Hunting Blog

Dec 26, 2013

Giant Velvet Moose


Bernhard Hammer contacted me in the late winter of 2010. Bernhard wanted to bring his three children to hunt caribou and for himself a Canadian Moose and a Mountain Caribou. This was his 60th birthday present to himself. Being that his children needed to be back by the end of August to start university we decided to start Bernhard’s hunt as early in August as possible. August 15th was the agreed starting point.

Our first obstacle came when the wildlife branch decided to change the moose season from August 15th to August 20th opener. A change they made in June of 2010 forthe fall season. We informed Bernhard and he was comfortable hunting caribou first and waiting for the moose to open. We felt a little foolish but what can you do, we have all experienced game management hoop law in our lives.

The hunt started well. I greeted George 20-Benedict 23-Florina 25 and Bernhard about to be 60 at a northern lake in our area. I jumped on the plane with them and helped a bush pilot new to our country find one of our base camps near by. The pilot then doubled back for my sheep hunter and his son in law while I introduced the Hammer family to the rest of our crew. I had a sheep hunt to finish up before I could assist the Hammer family. So once every one was familiar with each other I quickly packed panyards for a few days hunting and was ready for the morning departure. As it went Jason Wilson and his father in law Stan McNabb and I return three days later with Stan’s beautiful 38 ½ inch flaring ram, and were shortly joined by guide Matt Roberson and Bernhard’s caribou in tow.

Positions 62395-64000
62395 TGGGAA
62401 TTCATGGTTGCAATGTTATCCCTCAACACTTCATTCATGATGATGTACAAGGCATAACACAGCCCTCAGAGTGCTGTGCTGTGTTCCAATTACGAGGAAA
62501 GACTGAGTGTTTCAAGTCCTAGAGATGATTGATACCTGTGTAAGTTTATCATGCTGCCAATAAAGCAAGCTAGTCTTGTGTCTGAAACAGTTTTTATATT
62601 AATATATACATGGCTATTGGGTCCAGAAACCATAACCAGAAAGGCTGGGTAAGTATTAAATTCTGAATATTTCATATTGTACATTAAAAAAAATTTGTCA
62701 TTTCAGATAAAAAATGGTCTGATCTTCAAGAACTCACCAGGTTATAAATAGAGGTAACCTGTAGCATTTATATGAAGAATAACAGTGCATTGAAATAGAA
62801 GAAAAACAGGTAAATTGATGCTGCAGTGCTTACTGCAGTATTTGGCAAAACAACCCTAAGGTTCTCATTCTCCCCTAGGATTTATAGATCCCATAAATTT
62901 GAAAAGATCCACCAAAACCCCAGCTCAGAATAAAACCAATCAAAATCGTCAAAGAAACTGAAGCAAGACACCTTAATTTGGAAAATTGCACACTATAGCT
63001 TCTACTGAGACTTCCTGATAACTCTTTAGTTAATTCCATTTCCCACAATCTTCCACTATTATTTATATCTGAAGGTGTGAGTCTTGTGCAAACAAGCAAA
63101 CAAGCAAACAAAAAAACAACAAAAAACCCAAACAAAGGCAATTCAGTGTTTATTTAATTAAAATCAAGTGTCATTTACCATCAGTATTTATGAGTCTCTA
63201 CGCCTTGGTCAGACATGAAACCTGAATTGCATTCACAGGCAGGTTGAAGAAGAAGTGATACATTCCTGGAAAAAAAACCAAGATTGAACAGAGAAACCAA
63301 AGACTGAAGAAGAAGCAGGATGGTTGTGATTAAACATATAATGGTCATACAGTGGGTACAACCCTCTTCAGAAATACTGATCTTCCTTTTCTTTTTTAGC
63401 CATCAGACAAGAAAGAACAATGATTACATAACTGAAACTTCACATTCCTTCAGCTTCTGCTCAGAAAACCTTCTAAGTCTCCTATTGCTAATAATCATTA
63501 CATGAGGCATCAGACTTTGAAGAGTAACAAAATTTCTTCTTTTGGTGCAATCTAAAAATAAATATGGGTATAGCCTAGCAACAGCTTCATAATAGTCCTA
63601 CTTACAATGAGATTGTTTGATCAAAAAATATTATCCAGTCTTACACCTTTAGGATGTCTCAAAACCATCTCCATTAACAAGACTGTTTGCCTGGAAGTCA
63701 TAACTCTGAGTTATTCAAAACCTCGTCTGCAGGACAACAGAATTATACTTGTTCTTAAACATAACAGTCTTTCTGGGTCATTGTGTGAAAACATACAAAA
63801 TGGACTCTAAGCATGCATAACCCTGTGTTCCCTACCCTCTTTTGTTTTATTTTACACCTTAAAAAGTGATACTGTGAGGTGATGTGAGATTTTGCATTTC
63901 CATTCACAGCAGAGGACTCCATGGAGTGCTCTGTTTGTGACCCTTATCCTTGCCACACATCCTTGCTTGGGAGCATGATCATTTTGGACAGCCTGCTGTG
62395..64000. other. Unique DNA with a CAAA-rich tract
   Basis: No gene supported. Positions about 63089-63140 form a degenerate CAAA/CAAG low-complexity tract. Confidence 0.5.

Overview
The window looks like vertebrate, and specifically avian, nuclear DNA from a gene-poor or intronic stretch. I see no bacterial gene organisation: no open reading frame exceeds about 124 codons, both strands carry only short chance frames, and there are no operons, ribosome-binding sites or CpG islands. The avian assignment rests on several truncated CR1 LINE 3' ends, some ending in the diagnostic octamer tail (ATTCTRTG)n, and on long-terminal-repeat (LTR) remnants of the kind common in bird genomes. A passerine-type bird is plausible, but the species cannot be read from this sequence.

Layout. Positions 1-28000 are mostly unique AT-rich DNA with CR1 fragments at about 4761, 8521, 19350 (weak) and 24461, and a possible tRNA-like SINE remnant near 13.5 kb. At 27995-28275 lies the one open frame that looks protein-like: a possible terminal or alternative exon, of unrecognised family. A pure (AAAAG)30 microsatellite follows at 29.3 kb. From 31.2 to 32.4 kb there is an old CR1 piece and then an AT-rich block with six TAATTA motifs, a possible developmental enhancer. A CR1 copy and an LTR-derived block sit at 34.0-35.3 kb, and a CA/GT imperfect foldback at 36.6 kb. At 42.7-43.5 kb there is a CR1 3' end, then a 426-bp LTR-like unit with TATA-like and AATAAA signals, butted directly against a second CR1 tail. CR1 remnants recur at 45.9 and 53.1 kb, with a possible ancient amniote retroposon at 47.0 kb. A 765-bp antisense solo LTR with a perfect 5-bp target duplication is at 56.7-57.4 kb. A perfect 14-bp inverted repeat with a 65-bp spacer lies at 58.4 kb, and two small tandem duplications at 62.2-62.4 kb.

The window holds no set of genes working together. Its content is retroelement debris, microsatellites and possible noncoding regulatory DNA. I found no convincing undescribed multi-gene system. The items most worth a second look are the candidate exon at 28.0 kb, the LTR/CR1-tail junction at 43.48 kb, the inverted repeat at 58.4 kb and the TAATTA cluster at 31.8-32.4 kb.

The next few days produced first a bull for Benedict, then Florina and George. All we had left was the moose for Bernhard. This task testing us more than we originally figured. Two big velvet moose were stalked on different days and locations. One bull was blown out because of height of brush and noise, the other because of the unannounced young bull who was bedded by the patch of trees we were going to tie off at. Who in turn trotted out snagging the big bull to race away into the vast willow and spruce timber abyss. Then two days of no opportunity left the last day. But like all hunting the last is as good as the first.

We woke to fog and rain. My plan to go around to a high advantage point was spoiled. I look at Bernharn and said that the only sun shining was a spot down in the valley, lets follow mother natures sign and see what she has to offer. Bernhard being the always positive guy said the plan seemed excellent! Benedict was to accompany us that day along with guide Steven Meurs and wrangler Wyatt Gentles. 

After splashing through mud into the valley bottom we set the horses into a light trot heading up valley. This was our last day and we needed to cover ground in a positive and productive way. We pulled up after 2 hours of travel and settled in for a quick look from a little fireweed nole. Quickly we had 5 moose spotted, 4 small bulls and a cow. Then Steven picked a bigger bull way up valley, we were watching him when out walks the velvet covered beast. Within a few seconds of looking at this moose over 10 km's away I informed our whole group this moose was in the top 3 moose I had ever seen in my life. I said “grab your sh.. and get set we are going for him and fast”. I knew we had to go fast because we just watched the bull bed and if he repositioned and bedded somewhere new in all that willow our chances would surely diminish. I asked Bernhard if he was up to trotting fast through willow tangle, and all said was “go go”.